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Though sculptural and installation-based practice, Is a Call to Pleasure a Loss? investigates the standardization of construction materials in the United States and their relationship to the domestic space. An assemblage of found objects, including building supplies, are employed in the service of these sometimes precarious constructions. Utilizing strategies of juxtapositions that highlight lines, gravity, and balance, attention is called to these objects’ material and formal qualities–qualities that are intentionally concealed in the building process.
Dr. Mary Jo Arnoldi is Curator of African Ethnology and the Arts for the Smithsonian Museum of Natural History and has worked extensively in Mali. She is trained in both anthropology and art history and is interested in many forms of material and expressive culture. Her research in Africa focuses on the roles that material and expressive culture play in the construction of identities: local, national, and global.
Opening Reception Friday, 2 March 7-9 pm
“The Cocktail Party”
Ann Reynolds is an Associate Professor in the Department of Art and Art History and the Center for Women’s and Gender Studies at the University of Texas at Austin. In her research and teaching, she focuses on twentieth and twenty-first century art and visual culture in the United States and Europe.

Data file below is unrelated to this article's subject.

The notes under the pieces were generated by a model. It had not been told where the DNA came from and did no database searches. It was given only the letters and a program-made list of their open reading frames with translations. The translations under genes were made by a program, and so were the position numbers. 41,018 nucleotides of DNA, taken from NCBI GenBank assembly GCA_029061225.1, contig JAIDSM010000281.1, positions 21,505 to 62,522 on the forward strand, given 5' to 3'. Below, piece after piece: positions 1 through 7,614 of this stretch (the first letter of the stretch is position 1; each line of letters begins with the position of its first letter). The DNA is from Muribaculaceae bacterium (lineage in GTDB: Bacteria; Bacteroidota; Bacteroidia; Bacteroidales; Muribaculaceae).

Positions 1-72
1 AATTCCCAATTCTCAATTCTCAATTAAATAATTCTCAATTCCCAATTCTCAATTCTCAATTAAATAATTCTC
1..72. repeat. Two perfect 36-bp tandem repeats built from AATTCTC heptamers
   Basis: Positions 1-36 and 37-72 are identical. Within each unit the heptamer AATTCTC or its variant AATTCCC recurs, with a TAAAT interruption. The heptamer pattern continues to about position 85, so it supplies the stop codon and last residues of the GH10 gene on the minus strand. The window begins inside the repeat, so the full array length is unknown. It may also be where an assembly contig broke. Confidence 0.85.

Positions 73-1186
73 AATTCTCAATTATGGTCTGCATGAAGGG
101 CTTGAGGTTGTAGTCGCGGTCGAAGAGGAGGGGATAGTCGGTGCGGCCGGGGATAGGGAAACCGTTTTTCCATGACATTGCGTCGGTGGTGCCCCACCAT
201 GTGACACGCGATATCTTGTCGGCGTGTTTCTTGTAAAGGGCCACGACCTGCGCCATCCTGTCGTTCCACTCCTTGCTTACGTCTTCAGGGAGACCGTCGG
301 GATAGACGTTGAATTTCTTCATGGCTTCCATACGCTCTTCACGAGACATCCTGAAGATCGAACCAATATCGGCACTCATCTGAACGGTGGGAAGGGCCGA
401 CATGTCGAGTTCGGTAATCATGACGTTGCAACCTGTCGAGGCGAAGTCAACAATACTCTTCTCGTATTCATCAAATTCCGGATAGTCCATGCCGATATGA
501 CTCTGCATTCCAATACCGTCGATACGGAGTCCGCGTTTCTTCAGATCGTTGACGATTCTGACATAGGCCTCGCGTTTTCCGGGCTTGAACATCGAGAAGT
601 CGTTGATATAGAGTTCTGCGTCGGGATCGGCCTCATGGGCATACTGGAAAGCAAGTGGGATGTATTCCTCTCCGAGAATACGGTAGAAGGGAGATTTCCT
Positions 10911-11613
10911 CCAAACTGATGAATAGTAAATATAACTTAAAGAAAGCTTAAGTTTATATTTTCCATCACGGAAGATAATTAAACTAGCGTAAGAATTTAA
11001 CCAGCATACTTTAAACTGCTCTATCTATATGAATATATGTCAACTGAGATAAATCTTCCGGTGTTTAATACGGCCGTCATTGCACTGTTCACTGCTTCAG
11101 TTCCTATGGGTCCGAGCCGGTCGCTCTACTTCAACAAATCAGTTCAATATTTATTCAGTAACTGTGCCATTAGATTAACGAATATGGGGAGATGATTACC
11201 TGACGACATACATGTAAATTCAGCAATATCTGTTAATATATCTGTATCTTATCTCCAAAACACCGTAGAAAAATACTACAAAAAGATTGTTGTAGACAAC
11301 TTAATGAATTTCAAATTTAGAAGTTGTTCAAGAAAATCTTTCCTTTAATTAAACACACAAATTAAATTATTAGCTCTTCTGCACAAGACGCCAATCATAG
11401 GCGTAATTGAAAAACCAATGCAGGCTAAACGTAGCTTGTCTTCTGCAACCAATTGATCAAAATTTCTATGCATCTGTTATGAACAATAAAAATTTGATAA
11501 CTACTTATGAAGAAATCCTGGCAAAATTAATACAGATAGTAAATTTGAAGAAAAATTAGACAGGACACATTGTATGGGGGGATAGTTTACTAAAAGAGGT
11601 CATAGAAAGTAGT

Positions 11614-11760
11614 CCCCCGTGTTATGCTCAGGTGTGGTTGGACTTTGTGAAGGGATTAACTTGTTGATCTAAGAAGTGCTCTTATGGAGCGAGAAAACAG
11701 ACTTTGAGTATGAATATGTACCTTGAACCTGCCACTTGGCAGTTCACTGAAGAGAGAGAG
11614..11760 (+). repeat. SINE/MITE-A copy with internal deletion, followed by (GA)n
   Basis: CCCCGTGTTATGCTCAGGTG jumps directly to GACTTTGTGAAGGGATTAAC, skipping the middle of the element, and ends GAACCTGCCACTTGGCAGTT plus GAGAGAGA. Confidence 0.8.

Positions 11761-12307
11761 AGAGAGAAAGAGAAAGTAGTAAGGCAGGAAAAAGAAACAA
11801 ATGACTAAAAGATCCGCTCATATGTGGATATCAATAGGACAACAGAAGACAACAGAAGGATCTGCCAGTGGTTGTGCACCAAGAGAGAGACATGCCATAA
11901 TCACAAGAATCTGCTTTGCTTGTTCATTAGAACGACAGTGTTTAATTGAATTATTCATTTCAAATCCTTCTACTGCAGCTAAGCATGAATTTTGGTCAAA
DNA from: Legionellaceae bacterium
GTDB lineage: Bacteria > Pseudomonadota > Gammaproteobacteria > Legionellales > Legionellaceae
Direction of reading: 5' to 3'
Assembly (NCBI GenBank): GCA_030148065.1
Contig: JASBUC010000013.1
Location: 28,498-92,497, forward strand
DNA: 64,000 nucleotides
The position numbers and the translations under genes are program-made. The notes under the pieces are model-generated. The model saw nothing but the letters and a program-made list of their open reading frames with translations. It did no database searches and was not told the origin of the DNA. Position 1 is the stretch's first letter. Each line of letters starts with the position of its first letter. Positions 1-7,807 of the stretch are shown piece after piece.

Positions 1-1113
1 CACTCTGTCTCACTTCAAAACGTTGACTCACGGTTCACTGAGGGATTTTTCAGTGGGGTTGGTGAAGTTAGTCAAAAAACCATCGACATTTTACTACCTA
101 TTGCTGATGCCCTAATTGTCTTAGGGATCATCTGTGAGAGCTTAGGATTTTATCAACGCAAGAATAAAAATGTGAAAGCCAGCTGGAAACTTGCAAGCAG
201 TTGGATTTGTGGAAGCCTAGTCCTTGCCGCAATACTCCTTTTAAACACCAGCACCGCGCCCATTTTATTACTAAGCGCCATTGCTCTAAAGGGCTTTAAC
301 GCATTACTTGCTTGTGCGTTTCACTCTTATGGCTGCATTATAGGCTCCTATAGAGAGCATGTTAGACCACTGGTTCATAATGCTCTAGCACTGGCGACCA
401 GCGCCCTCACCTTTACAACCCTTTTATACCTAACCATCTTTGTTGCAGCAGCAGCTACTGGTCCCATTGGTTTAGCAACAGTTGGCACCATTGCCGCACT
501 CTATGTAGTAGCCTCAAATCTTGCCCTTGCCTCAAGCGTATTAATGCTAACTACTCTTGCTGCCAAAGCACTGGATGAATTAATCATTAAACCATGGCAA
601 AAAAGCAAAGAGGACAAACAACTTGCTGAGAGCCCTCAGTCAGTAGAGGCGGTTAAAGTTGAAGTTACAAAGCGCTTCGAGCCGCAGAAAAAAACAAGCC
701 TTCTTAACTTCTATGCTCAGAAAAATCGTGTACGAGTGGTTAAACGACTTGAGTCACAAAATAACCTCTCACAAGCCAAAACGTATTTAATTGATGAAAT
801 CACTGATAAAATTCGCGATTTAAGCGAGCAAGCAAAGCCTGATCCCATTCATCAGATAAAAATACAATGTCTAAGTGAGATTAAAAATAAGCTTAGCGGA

The inaugural Cosmic Rays Experimental Film Festival will beam into Chapel Hill's historic downtown Varsity Theatre on March 1st and 2nd, 2018 to present 5 programs of screenings that explore the artistic possibilities of film and video.
Brooklyn-based artist Noah Fischer studied at RISD and Columbia University and his political installations were first exhibited in 2006. Today he has fused his studio art practice with movements for social and economic justice, and the work can be found in the gap between the museum and the streets.
Kathryn Desplanque recently completed her PhD in Art History at Duke University (2017). Kathryn specializes in eighteenth- and early nineteenth-century French visual culture, printed imagery, and art markets.
“Symbiontics, or, Contemporary Artists and the Bios”
Caroline A Jones studies modern and contemporary art, with a particular focus on its technological modes of production, distribution, and reception.